vocabulary lists, a noun followed by (n) means that it is a neuter noun and it takes the indefinite article et. The majority of nouns in Norwegian are masculine, so they take the indefinite article en.

The only case of nouns that is used in Norwegian is the genitive (showing possession), and it is easily formed by adding an -s to the noun. This is comparable to adding -'s in English to show possession. However, if the noun already ends in -s, then you add nothing (unlike English where we add -' or -'s). Olavs hus = Olav's house

5. Articles & Demonstratives

There are two indefinite articles (corresponding to a and an): en and et. En is used with most of the nouns (words denoting people almost always use en), but you will just have to learn which article goes with which noun. The definite article (the) is not a separate word like in most other languages. It is simply a form of the indefinite article attached to the end of the noun. Note that en words ending in a vowel retain that vowel and add an -n instead of adding -en. And et words ending in -e just add -t. Furthermore, the t of et as an indefinite article is pronounced; however, the t is silent in the definite article -et attached to the noun. (For feminine nouns, the indefinite article is ei and the definite article that is attached to the noun is -a. In theory, this gender does still exist in Bokmål, but in practice, it is rarely used and the feminine nouns are inflected like masculine nouns, i.e. add -en instead of -a for the definite form.)

Articles

En words (masculine)

Indefinite

en fisk

a fish

Definite

fisken

the fish

Et words (neuter)

Indefinite

Definite

et

vindu

window a vinduet the window

en baker a baker

bakeren the baker

et barn a child

barnet

the child

en hage a garden hagen

the garden et hus

a house huset

the house

Demonstrative Adjectives

masculine

neuter

plural

denne

dressen

dette

skjerfet

disse

skoene

den

this suit

dressen

this scarf det skjerfet

these

shoes

that suit

that scarf

de skoene those shoes

Notice that the noun that follows a demonstrative adjective must have the definite article attached to it. (The feminine form of demonstratives is identical to the masculine; denne and den.)

6. Subject & Object Pronouns

Subject & Object Pronouns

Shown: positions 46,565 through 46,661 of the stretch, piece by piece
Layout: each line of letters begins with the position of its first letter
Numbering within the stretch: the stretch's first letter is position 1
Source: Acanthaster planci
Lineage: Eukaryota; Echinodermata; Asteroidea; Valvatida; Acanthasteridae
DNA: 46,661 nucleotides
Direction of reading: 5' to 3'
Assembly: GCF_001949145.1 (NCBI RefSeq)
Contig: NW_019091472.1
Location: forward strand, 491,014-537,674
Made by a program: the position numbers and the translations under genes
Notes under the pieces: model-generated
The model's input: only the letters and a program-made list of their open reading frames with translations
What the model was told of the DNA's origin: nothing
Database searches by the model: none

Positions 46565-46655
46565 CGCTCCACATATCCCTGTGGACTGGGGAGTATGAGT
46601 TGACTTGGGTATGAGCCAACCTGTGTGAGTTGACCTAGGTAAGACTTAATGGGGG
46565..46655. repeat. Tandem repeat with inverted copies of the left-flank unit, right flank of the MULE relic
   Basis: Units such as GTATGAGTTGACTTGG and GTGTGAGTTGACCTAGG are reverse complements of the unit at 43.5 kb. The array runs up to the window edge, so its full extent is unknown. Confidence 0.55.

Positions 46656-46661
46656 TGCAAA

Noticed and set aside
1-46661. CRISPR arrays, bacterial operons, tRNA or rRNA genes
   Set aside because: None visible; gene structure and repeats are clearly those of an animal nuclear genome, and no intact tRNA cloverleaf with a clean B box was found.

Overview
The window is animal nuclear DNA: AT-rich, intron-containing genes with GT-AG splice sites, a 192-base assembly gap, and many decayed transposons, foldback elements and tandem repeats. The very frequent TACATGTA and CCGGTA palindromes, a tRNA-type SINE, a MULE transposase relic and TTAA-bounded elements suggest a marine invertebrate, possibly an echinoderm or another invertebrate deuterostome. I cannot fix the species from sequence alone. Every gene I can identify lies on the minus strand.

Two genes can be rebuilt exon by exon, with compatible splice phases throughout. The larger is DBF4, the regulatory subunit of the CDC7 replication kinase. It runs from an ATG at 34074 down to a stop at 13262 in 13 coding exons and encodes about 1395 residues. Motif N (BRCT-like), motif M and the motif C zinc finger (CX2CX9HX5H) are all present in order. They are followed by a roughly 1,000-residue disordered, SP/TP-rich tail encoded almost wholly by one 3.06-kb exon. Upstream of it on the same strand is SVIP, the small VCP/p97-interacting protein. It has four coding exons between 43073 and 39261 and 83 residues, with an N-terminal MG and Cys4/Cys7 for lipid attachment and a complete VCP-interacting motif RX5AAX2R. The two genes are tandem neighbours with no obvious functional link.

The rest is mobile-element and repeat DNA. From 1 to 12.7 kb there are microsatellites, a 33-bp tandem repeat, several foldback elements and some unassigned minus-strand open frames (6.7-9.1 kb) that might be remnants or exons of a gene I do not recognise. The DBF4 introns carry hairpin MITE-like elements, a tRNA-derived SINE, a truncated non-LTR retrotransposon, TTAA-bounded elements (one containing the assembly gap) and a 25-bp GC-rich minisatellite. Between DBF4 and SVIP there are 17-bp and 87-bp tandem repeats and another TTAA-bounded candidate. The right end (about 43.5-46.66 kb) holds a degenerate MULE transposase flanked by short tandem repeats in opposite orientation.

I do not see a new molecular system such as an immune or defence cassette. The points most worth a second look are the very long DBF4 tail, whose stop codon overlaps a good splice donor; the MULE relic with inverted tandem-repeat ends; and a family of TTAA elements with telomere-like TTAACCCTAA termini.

jeg

I

meg

me

du

you (singular)

deg

you

han

he

ham

him

hun

she

henne

her

den

it (masc.)

den

it

det

it (neut.)

det

it

man

one

man

one

vi

we

oss

us

dere

you (plural)

dere

you

de

they

dem

them

7. To Be & to Have

The present and past tenses of verbs in Norwegian are very simple to conjugate. All the forms are the same for each personal pronoun. The infinitive of the verb to be in Norwegian is være, and the conjugated present tense form is er and the past tense is var. The infinitive of the verb to have is ha, and the conjugated present tense form is har and the past tense is hadde.

være - to be

ha - to have

I am

jeg er

I was

jeg var

I have

jeg har

I had

jeg hadde

you are

du er

you were du var

you have du har

you had du hadde

he is

han er he was

han var

he has

han har he had

han hadde

she is

hun er she was

hun var

she has

hun har she had hun hadde

it is

den er

it was

den var it has

den har it had

den hadde

it is

det er

it was

det var

it has

det har it had

har

one had

det hadde

one is

man er

one was

man

var

one has

man

man

hadde

we are

vi er

we were

vi var

we have

vi har

dere

har

we had vi hadde

you had

hadde

you are

dere er you were dere var

you have

dere

they are de er

they were de var

they have de har

they

had

de hadde

To form the future tense of verbs, just add skal before the infinitive. Jeg skal være = I will be; hun skal ha = she will have; etc.

8.

Useful Words

sometimes

noen granger / av og

already

allerede